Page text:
With jury absent, Cliven Bundy supporters give testimony

The Bundy Ranch on Sunday, July 30, 2017, near Bunkerville. Interior Secretary Ryan Zinke is in the area to discuss the review of Nevada’s Gold Butte and the Basin and Range national monuments. Rachel Aston Las Vegas Review-Journal @rookie__rae

By David Ferrara Las Vegas Review-Journal August 9, 2017

With the jury box empty, defense attorneys called four witnesses Wednesday in the retrial of four Bunkerville standoff defendants.

U.S. District Judge Gloria Navarro allowed three men and one woman, each of whom attended the April 2014 protest, to give proffer statements or a preview of what they might tell a jury. But the judge ruled that jurors should not hear their testimony because none of them offered evidence of self-defense the men on trial hoped to claim.

All of the witnesses testified via Skype.

One of the witnesses, Utah cattle rancher Derrel Spencer, said he felt “scared, nervous” when he saw weapons of Bureau of Land Management agents pointed in his direction.

He had driven about three hours to the rural eastern Nevada town in support of rancher Cliven Bundy, who prosecutors allege conspired to thwart the federal government’s roundup of roughly 1,000 cows from public land.

“I felt there was a great injustice being done,” Spencer said. “And I wanted to help.”

But Spencer also said he was on horseback when he heard authorities tell protesters to “back up or stand down,” though he continued to move forward. Spencer said he was unarmed but noticed that other protesters had weapons.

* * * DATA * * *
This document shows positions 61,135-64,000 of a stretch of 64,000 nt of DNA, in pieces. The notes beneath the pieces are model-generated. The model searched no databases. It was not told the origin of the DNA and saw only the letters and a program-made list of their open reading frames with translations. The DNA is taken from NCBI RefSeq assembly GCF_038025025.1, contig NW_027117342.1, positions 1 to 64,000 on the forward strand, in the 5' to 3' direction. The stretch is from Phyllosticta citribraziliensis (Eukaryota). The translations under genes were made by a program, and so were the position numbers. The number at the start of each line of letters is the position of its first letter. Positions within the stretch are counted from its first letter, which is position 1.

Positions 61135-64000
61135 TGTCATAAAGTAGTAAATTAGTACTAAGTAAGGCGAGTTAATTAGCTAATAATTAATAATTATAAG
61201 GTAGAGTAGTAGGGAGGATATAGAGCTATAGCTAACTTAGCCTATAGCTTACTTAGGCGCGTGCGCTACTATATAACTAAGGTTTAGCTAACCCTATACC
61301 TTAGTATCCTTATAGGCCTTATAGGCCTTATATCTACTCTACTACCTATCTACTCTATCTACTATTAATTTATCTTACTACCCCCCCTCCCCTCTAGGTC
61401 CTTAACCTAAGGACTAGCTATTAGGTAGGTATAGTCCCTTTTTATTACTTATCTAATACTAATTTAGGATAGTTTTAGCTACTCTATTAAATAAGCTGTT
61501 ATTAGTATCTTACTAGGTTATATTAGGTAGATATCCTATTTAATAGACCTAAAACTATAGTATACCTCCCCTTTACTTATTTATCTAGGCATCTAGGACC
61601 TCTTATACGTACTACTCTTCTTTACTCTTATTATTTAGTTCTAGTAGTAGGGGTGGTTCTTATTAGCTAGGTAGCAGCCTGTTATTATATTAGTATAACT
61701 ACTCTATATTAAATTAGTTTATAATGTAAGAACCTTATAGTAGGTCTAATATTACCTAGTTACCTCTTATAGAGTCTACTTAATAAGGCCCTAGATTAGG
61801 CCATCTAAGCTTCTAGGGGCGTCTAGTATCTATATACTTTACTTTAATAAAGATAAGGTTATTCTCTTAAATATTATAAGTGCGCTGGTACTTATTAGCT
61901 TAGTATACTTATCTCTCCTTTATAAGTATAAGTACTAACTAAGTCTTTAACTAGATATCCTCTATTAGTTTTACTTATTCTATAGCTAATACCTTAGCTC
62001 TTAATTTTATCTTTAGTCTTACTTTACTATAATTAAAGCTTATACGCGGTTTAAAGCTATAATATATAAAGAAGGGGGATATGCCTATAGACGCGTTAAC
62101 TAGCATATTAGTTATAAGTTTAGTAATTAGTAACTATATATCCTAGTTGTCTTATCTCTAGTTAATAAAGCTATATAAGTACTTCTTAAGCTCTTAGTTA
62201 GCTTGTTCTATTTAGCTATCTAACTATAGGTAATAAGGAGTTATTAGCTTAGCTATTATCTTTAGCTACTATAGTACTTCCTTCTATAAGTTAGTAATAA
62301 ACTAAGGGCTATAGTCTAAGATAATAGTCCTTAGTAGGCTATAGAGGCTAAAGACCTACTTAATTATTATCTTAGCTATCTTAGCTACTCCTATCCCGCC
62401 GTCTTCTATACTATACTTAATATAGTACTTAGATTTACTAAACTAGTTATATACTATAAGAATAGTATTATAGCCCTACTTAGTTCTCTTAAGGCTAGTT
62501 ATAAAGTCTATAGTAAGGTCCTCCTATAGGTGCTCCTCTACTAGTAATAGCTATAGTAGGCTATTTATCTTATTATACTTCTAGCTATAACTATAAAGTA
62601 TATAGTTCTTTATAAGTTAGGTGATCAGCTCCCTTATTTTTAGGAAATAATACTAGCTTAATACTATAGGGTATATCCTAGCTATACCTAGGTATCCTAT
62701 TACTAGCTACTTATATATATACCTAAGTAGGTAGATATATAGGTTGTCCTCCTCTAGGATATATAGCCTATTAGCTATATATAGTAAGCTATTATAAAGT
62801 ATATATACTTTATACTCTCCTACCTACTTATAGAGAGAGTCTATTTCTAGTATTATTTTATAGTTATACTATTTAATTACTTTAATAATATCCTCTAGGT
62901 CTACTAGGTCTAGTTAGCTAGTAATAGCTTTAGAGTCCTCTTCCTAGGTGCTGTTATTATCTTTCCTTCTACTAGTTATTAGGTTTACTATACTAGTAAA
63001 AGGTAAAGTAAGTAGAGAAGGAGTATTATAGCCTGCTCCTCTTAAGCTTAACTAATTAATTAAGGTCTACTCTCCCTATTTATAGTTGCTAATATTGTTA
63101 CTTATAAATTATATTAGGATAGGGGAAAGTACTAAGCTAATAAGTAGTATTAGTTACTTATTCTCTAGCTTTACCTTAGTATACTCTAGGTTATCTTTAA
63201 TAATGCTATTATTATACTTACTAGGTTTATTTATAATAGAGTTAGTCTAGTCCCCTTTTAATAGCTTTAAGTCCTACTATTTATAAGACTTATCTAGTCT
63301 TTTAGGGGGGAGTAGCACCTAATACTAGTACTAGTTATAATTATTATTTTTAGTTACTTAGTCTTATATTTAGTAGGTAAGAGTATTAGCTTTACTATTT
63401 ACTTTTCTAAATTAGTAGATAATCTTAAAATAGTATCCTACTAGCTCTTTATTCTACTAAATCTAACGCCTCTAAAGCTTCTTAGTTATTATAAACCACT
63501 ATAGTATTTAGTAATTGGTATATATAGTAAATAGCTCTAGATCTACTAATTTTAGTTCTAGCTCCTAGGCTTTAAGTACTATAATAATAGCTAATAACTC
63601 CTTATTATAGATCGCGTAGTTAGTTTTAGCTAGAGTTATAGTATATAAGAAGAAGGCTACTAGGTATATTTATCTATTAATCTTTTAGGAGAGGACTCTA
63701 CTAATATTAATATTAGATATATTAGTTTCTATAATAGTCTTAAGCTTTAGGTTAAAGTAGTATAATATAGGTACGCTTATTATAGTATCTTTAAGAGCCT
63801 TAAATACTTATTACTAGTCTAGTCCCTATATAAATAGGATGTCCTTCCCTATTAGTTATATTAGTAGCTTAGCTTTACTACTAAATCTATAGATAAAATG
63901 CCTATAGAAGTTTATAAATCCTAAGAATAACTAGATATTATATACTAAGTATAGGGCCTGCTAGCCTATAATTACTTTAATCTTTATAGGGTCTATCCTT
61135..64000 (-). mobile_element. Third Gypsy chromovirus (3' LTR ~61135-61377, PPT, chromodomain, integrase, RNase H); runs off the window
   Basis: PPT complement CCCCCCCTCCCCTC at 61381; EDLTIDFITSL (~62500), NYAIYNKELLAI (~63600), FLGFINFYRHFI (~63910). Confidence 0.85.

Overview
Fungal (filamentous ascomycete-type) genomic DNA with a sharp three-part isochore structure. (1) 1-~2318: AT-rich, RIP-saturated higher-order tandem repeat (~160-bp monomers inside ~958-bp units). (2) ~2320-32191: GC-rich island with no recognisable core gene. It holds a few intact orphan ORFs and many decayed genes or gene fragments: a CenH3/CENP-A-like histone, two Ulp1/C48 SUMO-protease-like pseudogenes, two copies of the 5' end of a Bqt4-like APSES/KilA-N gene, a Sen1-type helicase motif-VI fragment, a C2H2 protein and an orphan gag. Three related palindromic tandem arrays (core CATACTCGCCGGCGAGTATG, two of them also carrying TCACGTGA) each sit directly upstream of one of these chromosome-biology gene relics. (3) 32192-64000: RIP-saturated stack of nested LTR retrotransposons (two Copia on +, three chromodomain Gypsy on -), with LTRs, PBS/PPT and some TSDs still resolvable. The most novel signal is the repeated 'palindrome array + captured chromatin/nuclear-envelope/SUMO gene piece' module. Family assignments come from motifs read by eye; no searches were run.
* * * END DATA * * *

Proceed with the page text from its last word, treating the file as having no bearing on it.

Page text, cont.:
Defense attorneys wanted Spencer’s statement, along with the others, recorded in case of a potential appeal.

The trial resumes Thursday morning when a private investigator is expected to take the witness stand for the defense. At least one of the defendants could testify, as well.

On trial are Eric Parker, Steven Stewart, Scott Drexel and Ricky Lovelien. The four men are facing a second trial after members of another jury declared in April that they were deadlocked on all counts against them.

Prosecutors have said the men traveled to Bunkerville to join Bundy, following a decades-long dispute with the BLM over grazing rights.

Defense attorneys are prohibited from referencing constitutional rights to freely assemble and to bear arms, or from mentioning alleged misconduct or excessive force by law enforcement.

The defendants are charged as “gunmen” and are accused of supplying the force behind Bundy’s armed stand against the federal government.

Posted in BLM, Bundy Ranch, Court, LV Review Journal, News.

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